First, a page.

Lithium-ion cell specifications and what these mean for you
'Nominal Voltage', 'Capacity / mAh', 'Energy / Wh', 'Power / W', chemistry, maximum charge/discharge rate 'C-rate', flat-top, button-top, protection, self-discharge, ageing and internal resistance; All of these are a li-ion cell's vital statistics, but the reality is that in most instances they will not be something you need to worry too much about.
Let's run through these one by one:
Nominal Voltage: To calculate the nominal voltage, we take a fully charged cell that measures 4.20 V and then fully discharge it to 3 V at a rate of 0.5C while plotting the average voltage. For the cells that we supply, the average voltage comes to 3.6 V/cell.
Protection: If you are reading this guide, buy protected cells. Protection reduces the cell's exposure to potentially damaging conditions (so therefore you too). However, you should consider cell protection to be an added safety feature and not a replacement for careful and responsible cell use. It is only a safety net, and safety nets can fail too.
Flat-top/Button top: For best compatibility choose button top cells. This is the type where there is a short metal post protruding from the positive terminal (just as you see on normal AA cells). Flat top cells do not have this protrusion and the positive and negative terminals of the cell can look very similar.
Capacity / mAh (milliampere hours): Refers to how much charge a cell holds. It literally refers to the cell being theoretically able to provide, for example, 3400 mA for one hour (or 1700 mA for 2 hours etc). The higher the number the longer the cell will power the light for. For example a common 18650 will be 2600 mAh, but a newer design may be 3400 mAh. The 3400 mAh cell will be able to run the light for around 30% longer.
Power / W (Watts): This is the work rate the cell is capable of, and is derived from the Voltage x Current. Cells are not usually specified based on power as this varies over the discharge cycle.
Energy / Wh (Watt hours): Energy can be expressed as Power expended over a one hour period using Wh. Previously rarely quoted, this is now part of the UN38.3 criteria for li-ion cells, so is increasingly being included in the cell specification. This is a better indication of stored energy than the capacity of a cell.
Chemistry: ICR is the most common type and is the 'normal' li-ion chemistry. IMR is often called the 'safe' li-ion chemistry as it is far more resilient to over-discharge, and can support very high current draw thanks to its low internal resistance. IMR is generally not protected due to its 'safe' chemistry, but it has far lower capacities compared to ICR cells. IFR or LiFePO4 is a special lower nominal voltage li-ion which requires different chargers and is far less common.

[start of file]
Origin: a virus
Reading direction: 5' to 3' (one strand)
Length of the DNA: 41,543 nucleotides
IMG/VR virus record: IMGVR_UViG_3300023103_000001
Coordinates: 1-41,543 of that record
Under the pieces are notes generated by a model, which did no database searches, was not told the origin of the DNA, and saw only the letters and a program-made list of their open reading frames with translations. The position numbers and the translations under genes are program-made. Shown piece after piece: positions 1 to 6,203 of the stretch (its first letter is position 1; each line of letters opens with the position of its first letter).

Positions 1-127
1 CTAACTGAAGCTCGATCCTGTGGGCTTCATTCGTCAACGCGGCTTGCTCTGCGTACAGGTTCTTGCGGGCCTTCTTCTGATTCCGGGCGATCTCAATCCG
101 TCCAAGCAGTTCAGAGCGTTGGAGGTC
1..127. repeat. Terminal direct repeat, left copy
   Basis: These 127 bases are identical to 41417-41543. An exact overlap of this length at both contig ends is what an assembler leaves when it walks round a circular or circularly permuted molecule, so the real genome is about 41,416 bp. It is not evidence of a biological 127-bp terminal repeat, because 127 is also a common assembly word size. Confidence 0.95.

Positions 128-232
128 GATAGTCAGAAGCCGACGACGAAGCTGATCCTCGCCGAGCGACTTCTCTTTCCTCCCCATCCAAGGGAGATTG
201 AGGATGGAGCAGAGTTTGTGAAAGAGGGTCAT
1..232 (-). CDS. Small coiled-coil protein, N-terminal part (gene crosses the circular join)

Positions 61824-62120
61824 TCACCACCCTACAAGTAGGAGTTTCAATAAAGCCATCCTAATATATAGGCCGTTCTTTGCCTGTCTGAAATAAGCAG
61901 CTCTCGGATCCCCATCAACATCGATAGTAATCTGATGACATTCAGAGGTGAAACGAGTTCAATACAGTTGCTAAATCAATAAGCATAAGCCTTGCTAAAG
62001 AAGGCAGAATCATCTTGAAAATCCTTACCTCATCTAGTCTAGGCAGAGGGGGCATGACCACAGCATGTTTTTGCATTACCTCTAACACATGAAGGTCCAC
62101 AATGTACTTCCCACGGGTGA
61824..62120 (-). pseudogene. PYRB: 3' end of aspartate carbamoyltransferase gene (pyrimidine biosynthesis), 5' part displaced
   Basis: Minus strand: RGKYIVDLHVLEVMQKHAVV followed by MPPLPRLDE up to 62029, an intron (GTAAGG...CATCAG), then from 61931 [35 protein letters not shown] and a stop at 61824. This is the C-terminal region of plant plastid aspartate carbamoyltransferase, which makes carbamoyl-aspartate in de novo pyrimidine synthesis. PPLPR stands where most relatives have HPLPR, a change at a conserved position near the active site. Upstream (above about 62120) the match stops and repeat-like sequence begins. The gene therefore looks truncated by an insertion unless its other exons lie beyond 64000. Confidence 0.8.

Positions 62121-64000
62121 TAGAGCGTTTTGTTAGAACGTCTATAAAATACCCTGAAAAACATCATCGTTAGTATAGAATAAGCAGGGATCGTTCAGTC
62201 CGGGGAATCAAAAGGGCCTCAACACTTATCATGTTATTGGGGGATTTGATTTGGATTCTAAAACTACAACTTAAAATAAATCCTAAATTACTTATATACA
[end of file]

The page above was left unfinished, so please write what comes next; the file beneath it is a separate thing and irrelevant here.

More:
C-rate (or Charge rate): Is used to express the charge or discharge current (in 'C') relative to the cell's capacity (in Ah). A rate of 1C refers to a charge or discharge current equal to the Ah rating of the cell, so for a 3400 mAh cell, a C-rate of 1C is a current of 3400 mA or 3.4 A. The current in amps represented by 1C is specific to each cell, so 1C for a 2600 mAh cell is 2.6 A and for a 3400 mAh cell is 3.4 A. C can be expressed as a multiple or fraction of 1C. For a 3400 mAh cell, 1C = 3.4 A, 2C = 6.8 A, 3C = 10.2 A etc. and similarly C/2 or 0.5C = 1.7 A, C/5 or 0.2C = 0.68 A, C/10 or 0.1C = 0.34 A etc. A general rule of thumb for li-ion cells is a maximum 2C for discharge and 0.5C-1C for charging, but you should check this for the cells you buy.
Self-Discharge: All cells gradually loose power, this is normal and is referred to as self-discharge. Think of this like a bucket of water with a small hole in it, slowly leaking water. If you use the cell quickly after charging it, you will get almost all of its capacity, but if you leave it for a long time, you might even find it is empty. Typically li-ion cells lose 5% in the first 24 hours, then 1-2% per month if stored at 21°C. Protection circuits add to the self-discharge rate by around 3% per month. Self-discharge increase substantially with temperature, doubling for every 10°C higher temperature.
Cell Ageing: Lithium-ion cells degrade over time. This degrading results in the capacity becoming reduced, and is caused by cell ageing. Cells age simply through normal use, but ageing is also affected by the conditions of storage. Cells have a limited lifespan of 300-500 cycles (a cycle being one theoretical full discharge and charge) after which their capacity becomes reduced to the point of being unusable. Depending on the level of discharge, the number of theoretical cycles the cell can provide changes. For example a cell taken to 100% depth of discharge (DoD) should last for 300-500 cycles, but a cell taken to only 50% DoD will be able to provide 1200-1500 cycles. Cell ageing is increased by high DoD, storage and usage at high temperatures, and if the cell is stored at a high state of charge.